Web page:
Akhnaten, English National Opera

February 22, 2019 by

This production of Philip Glass’s Akhnaten is totally spellbinding, lingering long after the curtain has fallen on its beguiling visual beauty and the composer’s mesmerising music.

Two young Welsh singers joining the cast for Phelim McDermott’s 2016 production (Martha Jones and Angharad Lyddon) singing two of the revolutionary pharaoh’s six daughters and one can only imagine their experience of performing in a work of deserved almost classic status, a hypnotic piece of music theatre.

The work had its UK premiere 34 years ago, making it all the more remarkable that musically it remains an exhilarating experience and this revival of the McDermott production retains the exquisite beauty, mystery and captivating enigmatic atmosphere melding perfectly with Glass’s seductive sounds.

This third of Glass’ “portrait operas”, Akhnaten follows Einstein on the Beach and Satyagraha, and challenges the expectations of opera audiences but seems to have enchanted and enthralled all who have experienced the opera – and this production in particular.



Tom Pye, Kevin Pollard and Bruno Poet’s golden, exotic, designs are splendid including a multi-levelled set that enables a flow of movements and characters all creating stunning tableaux that are unforgettable: the gods of Egypt, the representatives of army, religion and state, the Book of the Dead, the pharaoh’s family and, central to everything, the visionary ruler, his wife and the ever-present sun.

Rather than a drama of narrative told in song and a multitude of scene changes, this is a through-flowing experience with Akhnaten’s aria in praise of the monotheistic sun-god and his duet with his queen the most memorable. Glass’s music is repetitive, calm, the voices heavy in chants and all at a pace where we slip into near meditation. This is heightened with most of the singing being in Egyptian, Hebrew and Akkadian.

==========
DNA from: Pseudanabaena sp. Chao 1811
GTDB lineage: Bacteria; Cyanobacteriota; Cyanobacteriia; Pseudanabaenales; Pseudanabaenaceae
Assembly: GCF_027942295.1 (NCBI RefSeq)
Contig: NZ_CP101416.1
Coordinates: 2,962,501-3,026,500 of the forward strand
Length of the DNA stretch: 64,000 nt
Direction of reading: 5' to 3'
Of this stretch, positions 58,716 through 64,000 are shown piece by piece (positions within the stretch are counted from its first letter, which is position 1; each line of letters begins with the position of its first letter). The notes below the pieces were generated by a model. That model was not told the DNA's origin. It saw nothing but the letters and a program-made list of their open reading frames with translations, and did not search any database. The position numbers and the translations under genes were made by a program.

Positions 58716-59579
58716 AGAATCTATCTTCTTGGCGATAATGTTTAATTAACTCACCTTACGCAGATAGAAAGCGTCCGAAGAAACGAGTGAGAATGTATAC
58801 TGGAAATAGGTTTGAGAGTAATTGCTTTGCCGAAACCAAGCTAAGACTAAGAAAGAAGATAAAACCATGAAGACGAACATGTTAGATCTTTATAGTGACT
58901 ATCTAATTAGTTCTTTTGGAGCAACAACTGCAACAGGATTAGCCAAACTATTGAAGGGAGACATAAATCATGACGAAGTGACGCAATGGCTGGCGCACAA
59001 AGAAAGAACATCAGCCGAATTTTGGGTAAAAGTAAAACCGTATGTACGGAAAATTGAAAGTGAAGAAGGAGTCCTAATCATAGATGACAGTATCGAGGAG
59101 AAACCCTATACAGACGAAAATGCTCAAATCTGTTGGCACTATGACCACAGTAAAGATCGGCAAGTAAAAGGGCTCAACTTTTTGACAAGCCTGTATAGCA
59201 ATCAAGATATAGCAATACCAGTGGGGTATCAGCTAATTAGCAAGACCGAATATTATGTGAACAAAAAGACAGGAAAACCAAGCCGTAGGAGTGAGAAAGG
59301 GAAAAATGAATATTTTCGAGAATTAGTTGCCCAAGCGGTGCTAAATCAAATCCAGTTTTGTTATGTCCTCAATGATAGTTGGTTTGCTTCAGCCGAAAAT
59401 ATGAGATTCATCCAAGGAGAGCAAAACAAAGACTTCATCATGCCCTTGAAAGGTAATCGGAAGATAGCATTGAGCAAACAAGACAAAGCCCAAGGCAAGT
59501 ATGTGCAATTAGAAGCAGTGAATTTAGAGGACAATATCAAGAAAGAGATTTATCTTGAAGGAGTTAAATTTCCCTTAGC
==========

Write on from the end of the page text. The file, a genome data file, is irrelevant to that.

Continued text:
Taking inspiration from surviving cave reliefs at the city Akhnaten built, the incorporation of Sean Gandini’s jugglers as both a unifying and symbolic dramatic device works as a non-verbal narration of the progress, violence and ultimate failure of the religious revolution. Other famous reliefs (the rays from he sun ending in hands, reaching down to Akhnaten and Nefertiti’s family along with the remarkably unflattering and presumably realistic depictions of the pharaoh) are also incorporated in the fabulous spectacle.



Katie Stevenson, Anthony Roth Constanzo and Rebecca Bottone


It is hard to imagine this role sung and perhaps even more so acted by another countertenor Anthony Roth Costanzo acts from his appearance as a naked boy, his transfiguration into pharaoh to the broken figure carried from his failed “experiment”. His entire performance is dark and refined, a symbiosis of religion and majesty. It is a haunting balance of ritualistic power and human frailty.

Similarly dreamlike is Katie Stevenson as Akhnaten’s wife Nefertiti and an at times aghast Rebecca Bottone as his mother Queen Tye complete the royal group. Stevenson calming mezzo intertwines with the countertenor, while Bottone’s soprano seems to embody the horror of the death cult of ancient Eqyptian religion. The spoken script from the imposing Zachary James is delivered with a sonorous force that balances the otherworldly voice of the genderless pharaoh.

The embodiment of the old order, Colin Judson, James Cleverton and Keel Watson, project strongly particularly Watson as Aye respondent in a skull-crowned top hat –  very New Orleans Mardi Gras.

Karen Kamensek conducts with a reverence for the near solemnity of the score.


Until March 7.



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